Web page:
Most people with a modicum of gardening or food knowledge know there are companies out there (Monsanto, et al.) that specifically design strains of produce that can’t re-seed themselves. Not only does this require farmers to keep having to buy these companies’ proprietary seeds year after year, it keeps consumers from being able to take, say, a sprouted potato and plant it in their own garden with successful results. Thankfully, not all produce falls into this category. I once successfully re-planted garlic from Costco (supposedly soft-neck varieties—which is what most commercial brands are—don’t grow as well in the Pacific Northwest, but I didn’t have a problem), and, thanks to this wonderful post by Chickens in the Road, I’ve now successfully regenerated celery using the bottom part I would normally throw into the stock bag. I was a little doubtful at first, especially since this particular celery bottom was old, small, and somewhat desiccated, but sure enough, you can see little stalks starting to emerge in the photo above.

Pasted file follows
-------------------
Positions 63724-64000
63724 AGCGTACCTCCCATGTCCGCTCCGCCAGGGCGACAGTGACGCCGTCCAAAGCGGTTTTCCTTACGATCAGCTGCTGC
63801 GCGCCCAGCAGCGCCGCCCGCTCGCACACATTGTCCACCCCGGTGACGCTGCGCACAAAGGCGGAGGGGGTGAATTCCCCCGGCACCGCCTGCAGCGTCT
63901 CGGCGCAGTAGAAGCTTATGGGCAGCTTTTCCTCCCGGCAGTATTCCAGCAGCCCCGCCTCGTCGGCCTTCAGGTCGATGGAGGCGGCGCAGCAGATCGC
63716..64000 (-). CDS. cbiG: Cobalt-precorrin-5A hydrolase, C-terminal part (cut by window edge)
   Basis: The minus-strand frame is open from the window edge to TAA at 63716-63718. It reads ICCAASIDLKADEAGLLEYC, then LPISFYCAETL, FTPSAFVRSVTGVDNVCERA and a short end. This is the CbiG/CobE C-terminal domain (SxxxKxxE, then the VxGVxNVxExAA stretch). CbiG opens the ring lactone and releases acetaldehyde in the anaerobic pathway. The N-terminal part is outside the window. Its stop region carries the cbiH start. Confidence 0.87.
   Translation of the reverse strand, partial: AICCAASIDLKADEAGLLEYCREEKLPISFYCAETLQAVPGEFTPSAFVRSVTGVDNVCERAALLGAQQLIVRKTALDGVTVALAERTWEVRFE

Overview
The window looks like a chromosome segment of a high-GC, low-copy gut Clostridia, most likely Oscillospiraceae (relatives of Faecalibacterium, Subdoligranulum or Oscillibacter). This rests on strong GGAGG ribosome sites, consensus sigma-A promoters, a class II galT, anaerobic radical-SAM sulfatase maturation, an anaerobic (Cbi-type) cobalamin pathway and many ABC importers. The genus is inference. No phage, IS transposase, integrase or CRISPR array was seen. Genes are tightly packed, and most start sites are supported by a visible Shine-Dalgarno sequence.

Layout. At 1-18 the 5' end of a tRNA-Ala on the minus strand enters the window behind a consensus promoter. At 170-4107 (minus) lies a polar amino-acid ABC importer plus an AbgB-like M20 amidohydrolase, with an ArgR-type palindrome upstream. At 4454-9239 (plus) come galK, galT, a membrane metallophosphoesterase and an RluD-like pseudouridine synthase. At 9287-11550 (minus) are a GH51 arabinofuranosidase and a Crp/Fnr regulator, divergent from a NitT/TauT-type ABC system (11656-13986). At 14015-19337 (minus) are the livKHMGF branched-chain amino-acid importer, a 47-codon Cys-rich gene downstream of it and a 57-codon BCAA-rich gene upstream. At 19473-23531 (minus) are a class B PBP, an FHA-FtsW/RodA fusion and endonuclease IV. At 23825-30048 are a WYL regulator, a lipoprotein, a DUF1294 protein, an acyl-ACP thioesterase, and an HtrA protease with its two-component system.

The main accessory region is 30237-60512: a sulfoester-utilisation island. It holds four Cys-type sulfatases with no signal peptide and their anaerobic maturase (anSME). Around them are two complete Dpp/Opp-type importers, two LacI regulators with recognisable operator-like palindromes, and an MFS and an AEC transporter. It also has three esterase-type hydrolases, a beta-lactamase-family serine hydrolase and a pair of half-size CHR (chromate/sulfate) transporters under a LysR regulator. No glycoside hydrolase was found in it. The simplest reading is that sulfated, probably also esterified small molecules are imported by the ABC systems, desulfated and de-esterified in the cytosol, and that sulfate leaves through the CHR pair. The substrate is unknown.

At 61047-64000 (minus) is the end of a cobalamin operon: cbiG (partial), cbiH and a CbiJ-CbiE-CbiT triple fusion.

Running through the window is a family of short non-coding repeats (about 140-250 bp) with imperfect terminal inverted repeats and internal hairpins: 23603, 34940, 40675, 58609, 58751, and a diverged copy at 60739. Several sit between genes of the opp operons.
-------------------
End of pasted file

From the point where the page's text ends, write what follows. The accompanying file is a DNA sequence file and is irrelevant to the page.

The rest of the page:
Here’s what it looked like at first, when I simply cut off the celery bottom and put it in a shallow dish of water next to a window.
Then, a few days later, tiny leaves started to emerge.
Once the plant gets a little more established and the frost danger has passed, I’ll plant it outside and hopefully be able to keep it going throughout the summer. (Celery is notoriously finicky, so I plan to put it in a pot so I can move it around.)
I’ll post updates as they occur.